Aug 04

A customization point is a code construct that the user can leverage to specialize how a particular library action is handled. A common way of implementing this in C++ is to define a template with the default behavior, and let users specialize it for their own types —e.g., std::hash—. This is the story of Spirit X3 and how it lets you specialize customization points without ever leaving your own namespace, sort of…

I Will Always Find You – Tales of C++

Feb 23

Oh, in case anyone wants to follow the development of X3, here are the Github links:

The full attribute mechanism works + basic C++lambda support. I’ve ported one example (calc4.cpp) which parses to an AST. The AST remains the same. Only the way the grammars are written had to change.

For a teaser: here’s GCC times:

SpiritX3: TOTAL :   4.27 secs
Spirit2:  TOTAL :  10.00 secs

Even faster at CT than the first Spirit3 attempt. Runtime speed? I expect it to be faster than Spirit-2. The rules have changed (pun intentional). Now, there’s no longer the need for virtual functions and auto is used extensively. I expect code size to be smaller too because the compiler can generate more efficient code.

Here’s the calculator grammar (based on calc3.cpp):

//  The calculator grammar
namespace calculator_grammar
    using x3::uint_;
    using x3::char_;

    x3::rule<class expression, ast::program> const expression;
    x3::rule<class term, ast::program> const term;
    x3::rule<class factor, ast::operand> const factor;

    auto const expression_def =
        >> *(   (char_('+') >> term)
            |   (char_('-') >> term)

    auto const term_def =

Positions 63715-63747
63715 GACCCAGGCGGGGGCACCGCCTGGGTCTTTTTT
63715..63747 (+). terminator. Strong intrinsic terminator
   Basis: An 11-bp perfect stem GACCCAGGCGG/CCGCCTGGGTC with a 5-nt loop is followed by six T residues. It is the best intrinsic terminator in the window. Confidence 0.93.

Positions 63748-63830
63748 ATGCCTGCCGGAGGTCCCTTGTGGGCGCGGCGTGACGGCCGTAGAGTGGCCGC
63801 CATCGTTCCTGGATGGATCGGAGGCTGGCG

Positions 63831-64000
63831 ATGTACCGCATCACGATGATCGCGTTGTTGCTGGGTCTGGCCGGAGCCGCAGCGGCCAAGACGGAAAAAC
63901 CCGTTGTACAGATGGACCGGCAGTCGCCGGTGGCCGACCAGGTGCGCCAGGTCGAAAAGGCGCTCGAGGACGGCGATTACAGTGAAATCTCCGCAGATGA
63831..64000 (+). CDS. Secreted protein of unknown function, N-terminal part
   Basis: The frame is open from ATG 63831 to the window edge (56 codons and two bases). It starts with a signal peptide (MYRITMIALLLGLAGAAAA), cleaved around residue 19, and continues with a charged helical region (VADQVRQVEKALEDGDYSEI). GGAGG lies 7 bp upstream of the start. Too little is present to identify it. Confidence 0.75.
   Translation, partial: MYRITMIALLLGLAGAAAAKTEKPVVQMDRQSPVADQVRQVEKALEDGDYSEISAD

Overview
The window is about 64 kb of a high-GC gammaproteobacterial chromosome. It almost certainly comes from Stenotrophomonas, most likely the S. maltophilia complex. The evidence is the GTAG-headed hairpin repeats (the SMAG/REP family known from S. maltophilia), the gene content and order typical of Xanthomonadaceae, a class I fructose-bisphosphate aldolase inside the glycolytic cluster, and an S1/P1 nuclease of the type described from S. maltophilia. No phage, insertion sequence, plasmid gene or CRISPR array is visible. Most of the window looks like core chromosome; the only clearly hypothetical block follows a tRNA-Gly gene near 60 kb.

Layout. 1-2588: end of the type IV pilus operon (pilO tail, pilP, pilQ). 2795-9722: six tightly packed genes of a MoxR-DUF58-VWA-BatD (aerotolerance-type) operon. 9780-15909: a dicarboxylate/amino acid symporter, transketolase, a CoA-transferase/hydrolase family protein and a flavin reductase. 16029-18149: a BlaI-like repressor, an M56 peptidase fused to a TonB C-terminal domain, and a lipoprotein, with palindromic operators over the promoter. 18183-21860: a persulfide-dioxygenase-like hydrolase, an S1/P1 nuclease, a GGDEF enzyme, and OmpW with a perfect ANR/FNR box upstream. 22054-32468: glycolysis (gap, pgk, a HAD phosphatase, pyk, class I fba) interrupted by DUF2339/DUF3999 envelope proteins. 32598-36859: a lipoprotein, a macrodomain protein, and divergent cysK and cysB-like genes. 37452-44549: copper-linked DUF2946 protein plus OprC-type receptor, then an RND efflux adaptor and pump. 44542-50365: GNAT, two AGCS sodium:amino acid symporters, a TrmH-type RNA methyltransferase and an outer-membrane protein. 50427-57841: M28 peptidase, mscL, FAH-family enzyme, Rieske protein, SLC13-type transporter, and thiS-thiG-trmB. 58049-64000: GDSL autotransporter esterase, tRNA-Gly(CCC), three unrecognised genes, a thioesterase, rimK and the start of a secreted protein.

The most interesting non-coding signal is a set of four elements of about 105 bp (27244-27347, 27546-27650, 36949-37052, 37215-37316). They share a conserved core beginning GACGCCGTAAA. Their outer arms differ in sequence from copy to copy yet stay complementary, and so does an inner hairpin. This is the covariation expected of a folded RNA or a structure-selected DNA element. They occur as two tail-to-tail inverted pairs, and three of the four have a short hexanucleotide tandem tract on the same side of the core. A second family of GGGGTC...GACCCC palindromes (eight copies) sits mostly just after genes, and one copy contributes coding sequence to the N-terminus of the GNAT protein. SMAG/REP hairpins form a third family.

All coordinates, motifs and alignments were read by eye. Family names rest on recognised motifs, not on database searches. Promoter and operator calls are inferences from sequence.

>> *(   (char_('*') >> factor)
            |   (char_('/') >> factor)

    auto const factor_def =
        |   '(' >> expression >> ')'
        |   (char_('-') >> factor)
        |   (char_('+') >> factor)

    auto const calculator = x3::grammar(
            expression = expression_def,
            term = term_def,
            factor = factor_def

using calculator_grammar::calculator;
Feb 23

My proposal “Inside Spirit X3. Redesigning Boost.Spirit for C++11” has been accepted for presentation at the C++ Now! 2013 in Aspen Colorado. So after a 2 year hiatus, I’m back to Aspen.

Here’s the abstract:

Inside Spirit X3.Redesigning Boost.Spirit for C++11
Joel de Guzman, 2013

The hugely successful BoostCon ’07 ’08, ’09 and ’10 Spirit talks provided walk-through presentations and tutorials on how to use Spirit. This, time, I propose a presentation that will focus on the design and implementation of Spirit. But to add more to the thrill, I will present a major redesign of Spirit from the ground up, taking advantage of the new C++11 features. One important goal of this experimental version of Spirit (named X3) is to bring back the elegant simplicity of “Classic” Spirit, which was somehow lost with the complexity of Spirit-2 primarily due to the lack of important language features that are just starting to appear in C++ compilers. In this 90-minute presentation, I would like to get down and dirty with Modern C++11 code, and along the way, share my experience as well as expose some of C++11’s shortcomings and my wishes for C++1y.

Hope to see you there!

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